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This study assessed the use and clinical yield of diagnostic imaging (radiography, computed tomography, and medical resonance imaging) ordered to assist in the diagnosis of acute neck injuries presenting to emergency departments (EDs) in Kingston, Ontario, from 2002–2003 to 2009–2010.
Acute neck injury cases were identified using records from the Kingston sites of the Canadian National Ambulatory Care Reporting System. Use of radiography was analyzed over time and related to proportions of cases diagnosed with clinically significant cervical spine injuries.
A total of 4,712 neck injury cases were identified. Proportions of cases referred for diagnostic imaging to the neck varied significantly over time, from 30.4% in 2002–2003 to 37.6% in 2009–2010 (ptrend = 0.02). The percentage of total cases that were positive for clinically significant cervical spine injury (“clinical yield”) also varied from a low of 5.8% in 2005–2006 to 9.2% in 2008–2009 (ptrend = 0.04), although the clinical yield of neck-imaged cases did not increase across the study years (ptrend = 0.23). Increased clinical yield was not observed in association with higher neck imaging rates whether that yield was expressed as a percentage of total cases positive for clinically significant injury (p = 0.29) or as a percentage of neck-imaged cases that were positive (p = 0.77).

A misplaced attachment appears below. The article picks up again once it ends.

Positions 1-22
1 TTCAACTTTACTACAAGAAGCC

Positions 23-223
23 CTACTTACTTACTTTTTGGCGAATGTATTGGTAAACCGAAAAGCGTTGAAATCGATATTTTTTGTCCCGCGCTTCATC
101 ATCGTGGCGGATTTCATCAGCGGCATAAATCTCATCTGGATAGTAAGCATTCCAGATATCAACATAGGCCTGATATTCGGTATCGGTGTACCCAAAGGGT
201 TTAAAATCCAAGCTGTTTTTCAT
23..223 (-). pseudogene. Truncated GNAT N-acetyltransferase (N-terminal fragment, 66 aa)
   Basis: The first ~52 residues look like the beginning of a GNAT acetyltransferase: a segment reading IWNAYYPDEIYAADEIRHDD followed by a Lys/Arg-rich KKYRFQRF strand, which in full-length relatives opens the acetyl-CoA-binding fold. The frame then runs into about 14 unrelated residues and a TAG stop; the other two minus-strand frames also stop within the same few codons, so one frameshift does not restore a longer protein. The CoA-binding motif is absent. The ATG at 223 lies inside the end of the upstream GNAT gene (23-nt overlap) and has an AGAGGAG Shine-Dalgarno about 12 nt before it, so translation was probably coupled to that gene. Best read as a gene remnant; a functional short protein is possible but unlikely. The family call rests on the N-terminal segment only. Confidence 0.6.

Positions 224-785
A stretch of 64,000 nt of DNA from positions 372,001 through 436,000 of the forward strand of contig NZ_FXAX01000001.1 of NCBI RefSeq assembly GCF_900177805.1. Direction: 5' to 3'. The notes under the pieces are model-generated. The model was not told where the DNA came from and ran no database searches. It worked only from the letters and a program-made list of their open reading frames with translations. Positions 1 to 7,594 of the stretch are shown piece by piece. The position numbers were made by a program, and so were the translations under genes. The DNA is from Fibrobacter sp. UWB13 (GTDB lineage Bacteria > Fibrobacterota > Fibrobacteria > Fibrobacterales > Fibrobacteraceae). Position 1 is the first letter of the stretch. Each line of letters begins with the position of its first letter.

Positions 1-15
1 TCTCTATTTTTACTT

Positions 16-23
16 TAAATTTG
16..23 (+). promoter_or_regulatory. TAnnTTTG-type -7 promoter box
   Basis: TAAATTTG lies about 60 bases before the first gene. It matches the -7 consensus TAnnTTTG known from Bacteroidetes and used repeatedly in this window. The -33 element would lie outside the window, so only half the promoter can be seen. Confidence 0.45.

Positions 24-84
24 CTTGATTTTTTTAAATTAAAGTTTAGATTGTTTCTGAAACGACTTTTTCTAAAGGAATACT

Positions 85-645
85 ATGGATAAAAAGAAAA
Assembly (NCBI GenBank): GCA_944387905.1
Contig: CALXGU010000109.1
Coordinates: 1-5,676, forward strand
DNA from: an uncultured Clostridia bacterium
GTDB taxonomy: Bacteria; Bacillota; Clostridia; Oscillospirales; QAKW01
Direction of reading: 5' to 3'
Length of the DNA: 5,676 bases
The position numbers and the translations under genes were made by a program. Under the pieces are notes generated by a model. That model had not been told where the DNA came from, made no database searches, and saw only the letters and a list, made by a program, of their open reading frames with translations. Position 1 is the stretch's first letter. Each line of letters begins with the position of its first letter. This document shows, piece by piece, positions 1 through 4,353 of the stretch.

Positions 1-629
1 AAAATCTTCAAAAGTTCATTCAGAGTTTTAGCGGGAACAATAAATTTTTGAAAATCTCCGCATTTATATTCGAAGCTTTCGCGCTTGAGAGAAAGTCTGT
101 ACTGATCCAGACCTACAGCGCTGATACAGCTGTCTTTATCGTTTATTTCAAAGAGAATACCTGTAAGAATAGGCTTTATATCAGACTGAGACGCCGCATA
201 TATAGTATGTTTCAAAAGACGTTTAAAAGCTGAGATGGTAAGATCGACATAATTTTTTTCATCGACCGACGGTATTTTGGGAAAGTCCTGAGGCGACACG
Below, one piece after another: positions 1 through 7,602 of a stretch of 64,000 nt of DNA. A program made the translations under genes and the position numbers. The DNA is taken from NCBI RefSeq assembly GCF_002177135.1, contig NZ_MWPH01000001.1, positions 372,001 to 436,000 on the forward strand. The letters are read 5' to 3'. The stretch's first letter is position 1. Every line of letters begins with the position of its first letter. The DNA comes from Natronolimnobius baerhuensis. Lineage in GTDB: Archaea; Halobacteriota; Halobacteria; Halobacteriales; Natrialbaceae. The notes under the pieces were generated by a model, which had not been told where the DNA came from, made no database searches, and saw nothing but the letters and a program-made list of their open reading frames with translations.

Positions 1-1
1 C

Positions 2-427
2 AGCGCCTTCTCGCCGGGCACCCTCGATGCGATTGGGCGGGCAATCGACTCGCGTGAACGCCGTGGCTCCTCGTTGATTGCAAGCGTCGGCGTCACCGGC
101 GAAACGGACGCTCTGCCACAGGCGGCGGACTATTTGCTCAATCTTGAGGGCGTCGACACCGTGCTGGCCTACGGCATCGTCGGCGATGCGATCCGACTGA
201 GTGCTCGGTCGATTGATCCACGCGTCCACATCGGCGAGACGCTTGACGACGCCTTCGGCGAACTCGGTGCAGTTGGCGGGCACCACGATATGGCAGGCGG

We observed increases in the use of diagnostic images over time, reflecting a need to reinforce an existing clinical decision rule for cervical spine radiography. Temporal increases in the clinical yield for total cases may suggest a changing case mix or more judicious use of advanced types of diagnostic imaging.
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